As the world looks to South Africa and The World Cup, The Luxury Channel looks at some of Africa’s environmentally conscious safari parks….
Going on a safari can be a once in a lifetime opportunity to spot Africa’s Big Five. Originally, going on safari meant hunting animals for sport, but today luckily it means just observing them. It’s not just about the majestic animals; often the stunning nature and landscapes are at the centre of the visitors’ attention.
The Amakhala Safari in the Eastern Cape comes highly recommended by Ecoafrica.com, with the slogan: “eco-travel in Africa makes a difference.” They have initiated the Amakhala Conservation Centre, and provide ecological information and research projects that aim to preserve nature’s ecological systems.
Bateleur Eco Safaris in the Timbavati Private Nature Reserve on the edge of Kruger National Park promote harmony with nature. There is no electricity and natural fuels – wood is purchased from community-based projects. Staff are sourced locally. Over 200 indigenous trees have been planted in the camp area and they are committed to field restoration projects. In 2006, the owner Andreas Liebenberg won the conservation award for offering the most eco-sensitive and conservation-oriented safari in the Timbavati Private Nature Reserve.
The Bush Camp takes pride in being the only eco-lodge in the Madikwe Game Reserve, near the border of Botswana. The Bush Camp offers an authentic experience, with meals prepared over an open fire. The camp prides itself on conserving the surrounding flora and fauna.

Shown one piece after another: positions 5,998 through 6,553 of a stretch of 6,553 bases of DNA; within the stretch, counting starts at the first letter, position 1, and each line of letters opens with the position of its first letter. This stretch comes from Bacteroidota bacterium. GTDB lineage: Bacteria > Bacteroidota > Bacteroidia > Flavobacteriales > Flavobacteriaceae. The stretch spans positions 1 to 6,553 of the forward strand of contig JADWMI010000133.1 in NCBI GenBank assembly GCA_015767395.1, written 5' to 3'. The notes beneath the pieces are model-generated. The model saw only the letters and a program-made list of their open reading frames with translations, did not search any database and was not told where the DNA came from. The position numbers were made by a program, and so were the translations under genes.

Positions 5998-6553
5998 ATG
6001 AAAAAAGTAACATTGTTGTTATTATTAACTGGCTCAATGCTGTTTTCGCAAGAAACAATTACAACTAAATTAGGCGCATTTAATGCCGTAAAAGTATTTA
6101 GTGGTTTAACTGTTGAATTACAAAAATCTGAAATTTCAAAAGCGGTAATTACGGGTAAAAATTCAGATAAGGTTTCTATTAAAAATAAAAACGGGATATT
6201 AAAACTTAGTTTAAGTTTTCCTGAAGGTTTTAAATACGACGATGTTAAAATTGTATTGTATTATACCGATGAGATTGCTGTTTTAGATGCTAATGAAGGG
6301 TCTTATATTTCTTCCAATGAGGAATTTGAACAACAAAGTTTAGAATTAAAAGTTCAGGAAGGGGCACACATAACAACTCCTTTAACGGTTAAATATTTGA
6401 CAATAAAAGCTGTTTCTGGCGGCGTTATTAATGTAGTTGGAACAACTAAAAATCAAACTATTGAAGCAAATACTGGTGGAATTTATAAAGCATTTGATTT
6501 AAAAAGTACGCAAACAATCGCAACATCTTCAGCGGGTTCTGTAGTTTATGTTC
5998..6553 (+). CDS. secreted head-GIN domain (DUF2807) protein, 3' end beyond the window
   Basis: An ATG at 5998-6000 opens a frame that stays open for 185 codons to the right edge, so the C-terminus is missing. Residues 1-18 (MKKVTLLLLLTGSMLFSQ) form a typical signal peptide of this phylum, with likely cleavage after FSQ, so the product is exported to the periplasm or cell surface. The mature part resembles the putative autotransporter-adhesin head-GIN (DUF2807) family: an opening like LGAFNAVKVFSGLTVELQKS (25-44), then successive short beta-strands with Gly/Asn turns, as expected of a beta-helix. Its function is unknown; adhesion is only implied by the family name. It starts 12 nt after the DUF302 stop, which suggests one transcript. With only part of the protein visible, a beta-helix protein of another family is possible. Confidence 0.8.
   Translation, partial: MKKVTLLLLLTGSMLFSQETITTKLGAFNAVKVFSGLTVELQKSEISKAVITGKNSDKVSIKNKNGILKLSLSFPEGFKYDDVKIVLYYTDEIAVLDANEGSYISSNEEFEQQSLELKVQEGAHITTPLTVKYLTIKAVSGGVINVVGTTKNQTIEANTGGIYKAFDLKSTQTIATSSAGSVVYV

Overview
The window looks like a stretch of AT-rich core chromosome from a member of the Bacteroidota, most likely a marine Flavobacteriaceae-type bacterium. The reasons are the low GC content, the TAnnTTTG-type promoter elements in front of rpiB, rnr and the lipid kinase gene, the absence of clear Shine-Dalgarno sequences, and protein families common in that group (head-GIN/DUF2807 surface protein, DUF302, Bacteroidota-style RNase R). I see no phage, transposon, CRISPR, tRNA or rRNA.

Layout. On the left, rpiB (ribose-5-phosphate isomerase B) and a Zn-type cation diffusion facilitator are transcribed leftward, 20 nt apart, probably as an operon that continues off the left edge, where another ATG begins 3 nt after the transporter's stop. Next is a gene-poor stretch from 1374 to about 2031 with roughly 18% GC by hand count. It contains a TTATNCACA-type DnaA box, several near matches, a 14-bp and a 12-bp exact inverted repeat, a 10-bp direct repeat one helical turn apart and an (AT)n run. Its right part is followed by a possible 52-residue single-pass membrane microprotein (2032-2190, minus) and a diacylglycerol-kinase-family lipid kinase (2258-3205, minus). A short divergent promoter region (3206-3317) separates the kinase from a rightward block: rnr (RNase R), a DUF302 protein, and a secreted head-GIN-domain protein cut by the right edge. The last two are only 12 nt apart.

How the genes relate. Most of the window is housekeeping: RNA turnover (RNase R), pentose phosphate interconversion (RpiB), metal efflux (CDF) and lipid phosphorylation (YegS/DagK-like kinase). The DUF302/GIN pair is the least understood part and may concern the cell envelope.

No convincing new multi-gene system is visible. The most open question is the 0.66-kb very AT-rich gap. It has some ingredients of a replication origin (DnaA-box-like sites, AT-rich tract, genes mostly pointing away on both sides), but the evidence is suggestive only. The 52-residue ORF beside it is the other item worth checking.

Today, the Mantis Group involves hotels in Europe and South America, but it started as a collection of lodges and camps in the Eastern Cape of South Africa. The Mantis vision can be described as ‘‘conserving a vanishing way of life.’’ Its founder, Adrian Gardiner who grew up in Zimbabwe, has been given various awards, including the Green Leaf Environmental Standard, for bringing the exploited nature of Shamwari back to life in the early 1990s.
All of the Singita Group’s lodges and reserves have been built in line with their concept to ‘‘Touch the Earth Lightly.’’ The three pillars of Singita are sustainability, community and conservation. Singita is owned and overseen by Luke Bailes, who has become an authority on eco-tourism and community outreach projects. “The concept of fewer beds in larger areas ensures less impact on the environment and makes for up-close, intimate experiences for guests,” he says. The company also operates in Tanzania and Zimbabwe.